Despite US inflation as high as it has been in nearly 40 years, Wall Street investors stocked up on stocks on Friday. The Dow Jones index of standard values climbed 0.5 percent to 35,917 points. The broader S&P 500 rose 0.6 percent to 4699 meters. The index of the technology exchange Nasdaq gained 0.7 percent to 15,632 points.
With an inflation rate of 6.8 percent in November, they are miles above the US Federal Reserve’s target of 2.0 percent. “The stock markets are rising because the numbers were pretty much in line with expectations and not, as feared, exceeded dramatically,” said Thomas Hayes, executive member of asset manager Great Hill Capital in New York. Investors have accepted the fact that the US Federal Reserve will accelerate the pace of curbing bond purchases “pretty well.”
Moderna study data on an mRNA-based influenza vaccine were poorly received by investors. The shares slide by more than eleven percent. The initial results apparently indicated that the vaccine was not effective enough to gain an advantage over the already approved flu vaccines. This applies particularly to the elderly. In this context, the Biontech papers also lost around eight percent.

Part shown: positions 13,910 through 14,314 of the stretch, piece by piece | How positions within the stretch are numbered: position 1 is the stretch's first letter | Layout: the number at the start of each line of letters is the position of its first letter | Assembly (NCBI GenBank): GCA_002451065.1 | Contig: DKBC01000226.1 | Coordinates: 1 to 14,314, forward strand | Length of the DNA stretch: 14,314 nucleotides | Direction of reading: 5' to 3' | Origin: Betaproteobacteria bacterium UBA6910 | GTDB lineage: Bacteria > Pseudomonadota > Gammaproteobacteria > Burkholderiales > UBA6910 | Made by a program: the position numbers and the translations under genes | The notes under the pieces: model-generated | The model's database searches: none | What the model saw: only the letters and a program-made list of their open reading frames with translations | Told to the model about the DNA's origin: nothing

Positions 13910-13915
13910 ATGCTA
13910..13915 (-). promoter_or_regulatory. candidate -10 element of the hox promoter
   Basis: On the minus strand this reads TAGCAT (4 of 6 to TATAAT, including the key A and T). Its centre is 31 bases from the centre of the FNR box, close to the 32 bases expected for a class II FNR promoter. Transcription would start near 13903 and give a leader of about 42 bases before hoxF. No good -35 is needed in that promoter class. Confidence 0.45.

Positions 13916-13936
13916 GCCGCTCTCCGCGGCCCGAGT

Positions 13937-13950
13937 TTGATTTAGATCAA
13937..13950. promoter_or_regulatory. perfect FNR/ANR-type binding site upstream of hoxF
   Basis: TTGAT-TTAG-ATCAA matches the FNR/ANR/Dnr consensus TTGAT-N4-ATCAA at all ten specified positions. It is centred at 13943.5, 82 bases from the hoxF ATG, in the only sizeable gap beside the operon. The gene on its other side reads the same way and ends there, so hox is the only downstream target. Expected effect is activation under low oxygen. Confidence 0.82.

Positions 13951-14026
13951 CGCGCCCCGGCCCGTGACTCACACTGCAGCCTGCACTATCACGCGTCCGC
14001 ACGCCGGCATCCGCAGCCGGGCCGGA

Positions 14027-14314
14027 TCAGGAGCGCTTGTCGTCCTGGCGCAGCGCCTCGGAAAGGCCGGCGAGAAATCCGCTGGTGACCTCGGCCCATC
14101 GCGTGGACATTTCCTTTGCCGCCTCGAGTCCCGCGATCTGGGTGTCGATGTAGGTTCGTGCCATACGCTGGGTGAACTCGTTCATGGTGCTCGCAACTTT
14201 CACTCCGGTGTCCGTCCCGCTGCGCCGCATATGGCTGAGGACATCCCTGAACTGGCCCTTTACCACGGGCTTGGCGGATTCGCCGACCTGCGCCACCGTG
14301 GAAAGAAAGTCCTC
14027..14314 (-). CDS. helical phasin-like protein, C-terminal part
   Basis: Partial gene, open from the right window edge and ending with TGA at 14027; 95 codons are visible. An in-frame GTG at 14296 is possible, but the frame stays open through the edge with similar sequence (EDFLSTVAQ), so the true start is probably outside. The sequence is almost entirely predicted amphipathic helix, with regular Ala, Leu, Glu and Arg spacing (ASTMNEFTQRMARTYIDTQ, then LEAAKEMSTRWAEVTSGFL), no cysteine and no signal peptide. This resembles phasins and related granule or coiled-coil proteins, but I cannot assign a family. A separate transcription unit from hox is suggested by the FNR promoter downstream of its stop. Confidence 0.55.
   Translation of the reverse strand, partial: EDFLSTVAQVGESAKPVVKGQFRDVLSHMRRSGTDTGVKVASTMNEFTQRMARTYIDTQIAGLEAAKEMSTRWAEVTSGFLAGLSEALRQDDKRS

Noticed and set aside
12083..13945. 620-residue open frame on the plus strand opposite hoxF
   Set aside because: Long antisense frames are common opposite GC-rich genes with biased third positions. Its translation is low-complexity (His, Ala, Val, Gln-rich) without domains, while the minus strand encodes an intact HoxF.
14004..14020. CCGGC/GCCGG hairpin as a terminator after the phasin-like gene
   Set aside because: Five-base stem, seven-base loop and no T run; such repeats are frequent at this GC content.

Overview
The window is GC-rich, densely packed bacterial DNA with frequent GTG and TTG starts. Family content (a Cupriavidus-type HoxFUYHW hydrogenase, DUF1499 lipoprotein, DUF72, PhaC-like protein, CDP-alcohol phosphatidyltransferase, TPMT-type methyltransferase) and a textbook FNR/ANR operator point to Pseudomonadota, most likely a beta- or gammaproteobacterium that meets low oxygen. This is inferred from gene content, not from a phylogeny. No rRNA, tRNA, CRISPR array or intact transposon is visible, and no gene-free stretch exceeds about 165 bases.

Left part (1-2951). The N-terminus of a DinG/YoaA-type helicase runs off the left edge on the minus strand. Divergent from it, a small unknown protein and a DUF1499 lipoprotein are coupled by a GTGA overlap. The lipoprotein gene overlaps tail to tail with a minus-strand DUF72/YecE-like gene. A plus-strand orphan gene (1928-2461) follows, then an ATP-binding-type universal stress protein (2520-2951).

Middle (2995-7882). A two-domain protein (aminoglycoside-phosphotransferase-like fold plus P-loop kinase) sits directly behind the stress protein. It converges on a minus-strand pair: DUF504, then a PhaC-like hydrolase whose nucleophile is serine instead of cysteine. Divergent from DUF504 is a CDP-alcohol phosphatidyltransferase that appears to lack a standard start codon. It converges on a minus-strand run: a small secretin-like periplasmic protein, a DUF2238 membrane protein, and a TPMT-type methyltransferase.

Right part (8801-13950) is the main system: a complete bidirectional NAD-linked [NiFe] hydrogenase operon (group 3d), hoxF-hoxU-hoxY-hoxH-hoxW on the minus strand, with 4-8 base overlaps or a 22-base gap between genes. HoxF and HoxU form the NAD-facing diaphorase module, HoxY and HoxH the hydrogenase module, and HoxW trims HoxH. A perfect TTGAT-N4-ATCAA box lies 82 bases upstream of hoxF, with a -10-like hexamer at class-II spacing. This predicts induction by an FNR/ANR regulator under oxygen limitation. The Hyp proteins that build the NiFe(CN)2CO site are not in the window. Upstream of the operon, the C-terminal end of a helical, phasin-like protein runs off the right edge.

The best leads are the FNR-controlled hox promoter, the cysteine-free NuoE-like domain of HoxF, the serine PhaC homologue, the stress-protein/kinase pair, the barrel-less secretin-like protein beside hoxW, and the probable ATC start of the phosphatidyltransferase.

With a price increase of more than seventeen percent, however, Oracle was heading for its best trading day in a year and a half. The enterprise software manufacturer raised its profit and revenue forecast for the current quarter because companies are spending more money on technology. In addition, the software manufacturer announced an increase in its share buyback program by $ 10 billion.
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According to a report from business news agency Bloomberg, restaurant chain Taco Bell has given up plans to try Beyond Meat’s plant-based version of Carne Asada. The share fell 2.8 percent.
The shares of the software company for artificial intelligence climb by seven percent. The company had received a $ 500 million contract from the US Department of Defense for its AI product line.
The outdoor products maker reported adjusted quarterly earnings of 58 cents per share, well below the consensus estimate of 76 cents. Sales also lagged behind the analysts’ forecasts. American Outdoor stocks fell 13 percent.
The fitness equipment manufacturer’s shares lost two percent after Credit Suisse downgraded the shares from “outperform” to “neutral”. Analysts pointed to a number of potential pressures on the stock price, including a return to out-of-home fitness and a shift in consumer spending.
The cinema operator’s shares fell 7.2 percent. According to SEC data, CEO Adam Aron had sold 312,500 shares, and Chief Financial Officer Sean Goodman 18,000 papers. Aron had already indicated in November that he would soon start selling shares as part of his estate planning.